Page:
Educational outcome measures, known to be associated with the quality of care, are needed to support improvements in graduate medical education (GME). This retrospective observational study sought to determine whether there was a relationship between the specialty board certification rates of GME training institutions and the quality of care delivered by their graduates. It is based on 7 years of hospitalizations in Pennsylvania (N = 354,767) with diagnoses of acute myocardial infarction, congestive heart failure, gastrointestinal hemorrhage, or pneumonia. The 2,265 attending physicians were self-identified internists, and they completed their training in 59 institutions. The percentage of board-certified physicians from each training institution, excluding the physician herself or himself, was calculated and an indicator of whether it exceeded 80% was created. This was analyzed against inhospital mortality and length of stay, adjusted for patient/physician/hospital characteristics. There were significantly lower odds of mortality (adjusted Odd's ratio [OR] = .92, 95% CI [0.86, 0.98]) and log length of stay (adjusted OR = .98, 95% CI [.94, .99]) when the attending physician trained in a residency program with an 80% or greater certification rate. The results suggest that specialty certification rates may be a useful educational outcome for residency training programs.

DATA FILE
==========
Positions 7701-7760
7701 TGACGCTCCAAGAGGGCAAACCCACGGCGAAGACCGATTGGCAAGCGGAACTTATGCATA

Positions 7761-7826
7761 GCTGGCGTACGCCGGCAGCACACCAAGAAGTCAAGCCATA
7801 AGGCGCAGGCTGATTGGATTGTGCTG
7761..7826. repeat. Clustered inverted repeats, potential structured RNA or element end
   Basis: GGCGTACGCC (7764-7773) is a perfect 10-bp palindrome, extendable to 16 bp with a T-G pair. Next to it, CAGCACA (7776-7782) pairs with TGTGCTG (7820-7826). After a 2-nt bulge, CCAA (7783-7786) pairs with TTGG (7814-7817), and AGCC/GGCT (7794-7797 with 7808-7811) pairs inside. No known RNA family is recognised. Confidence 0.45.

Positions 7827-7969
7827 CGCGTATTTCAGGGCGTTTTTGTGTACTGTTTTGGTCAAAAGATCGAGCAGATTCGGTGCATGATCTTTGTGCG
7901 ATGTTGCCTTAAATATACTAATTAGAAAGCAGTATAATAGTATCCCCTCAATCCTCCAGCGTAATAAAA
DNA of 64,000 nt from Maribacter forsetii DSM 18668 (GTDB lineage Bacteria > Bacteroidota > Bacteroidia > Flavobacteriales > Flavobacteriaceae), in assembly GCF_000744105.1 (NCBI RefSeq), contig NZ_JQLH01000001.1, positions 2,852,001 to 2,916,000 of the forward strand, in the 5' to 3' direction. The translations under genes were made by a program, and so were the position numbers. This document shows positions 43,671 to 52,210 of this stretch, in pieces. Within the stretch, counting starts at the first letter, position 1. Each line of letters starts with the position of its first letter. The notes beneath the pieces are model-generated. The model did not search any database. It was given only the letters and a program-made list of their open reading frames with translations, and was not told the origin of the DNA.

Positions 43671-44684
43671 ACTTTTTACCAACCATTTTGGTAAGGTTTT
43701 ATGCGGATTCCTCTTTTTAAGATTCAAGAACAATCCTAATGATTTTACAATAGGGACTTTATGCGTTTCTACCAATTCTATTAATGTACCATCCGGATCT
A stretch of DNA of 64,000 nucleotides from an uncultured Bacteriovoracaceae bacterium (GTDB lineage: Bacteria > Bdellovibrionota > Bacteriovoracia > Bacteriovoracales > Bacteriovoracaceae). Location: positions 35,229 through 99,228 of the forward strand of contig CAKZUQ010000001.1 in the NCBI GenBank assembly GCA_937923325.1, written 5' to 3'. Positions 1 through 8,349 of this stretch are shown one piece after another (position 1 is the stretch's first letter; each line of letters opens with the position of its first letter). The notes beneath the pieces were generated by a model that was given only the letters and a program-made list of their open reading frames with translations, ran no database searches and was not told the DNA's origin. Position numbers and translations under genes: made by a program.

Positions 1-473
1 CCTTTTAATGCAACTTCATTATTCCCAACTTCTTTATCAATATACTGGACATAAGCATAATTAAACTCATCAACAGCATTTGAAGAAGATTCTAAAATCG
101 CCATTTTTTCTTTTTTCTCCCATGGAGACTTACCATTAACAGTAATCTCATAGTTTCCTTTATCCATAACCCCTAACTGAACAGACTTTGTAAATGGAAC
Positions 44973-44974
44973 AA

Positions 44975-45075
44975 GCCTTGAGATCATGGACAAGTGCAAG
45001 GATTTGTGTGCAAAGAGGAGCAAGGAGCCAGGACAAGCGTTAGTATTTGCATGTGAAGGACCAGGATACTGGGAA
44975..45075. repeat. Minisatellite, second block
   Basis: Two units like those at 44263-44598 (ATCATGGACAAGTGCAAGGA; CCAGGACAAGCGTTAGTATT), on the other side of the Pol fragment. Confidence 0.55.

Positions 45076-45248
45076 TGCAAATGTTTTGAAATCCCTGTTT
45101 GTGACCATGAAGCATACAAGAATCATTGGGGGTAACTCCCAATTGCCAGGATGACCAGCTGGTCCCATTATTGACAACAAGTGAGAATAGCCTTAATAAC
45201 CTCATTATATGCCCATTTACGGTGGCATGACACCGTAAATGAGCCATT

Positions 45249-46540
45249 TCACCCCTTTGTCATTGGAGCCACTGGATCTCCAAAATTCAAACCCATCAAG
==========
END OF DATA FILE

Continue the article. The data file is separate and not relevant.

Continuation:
Keywords: certification; graduate medical education; internal medicine; patient outcomes; program evaluation.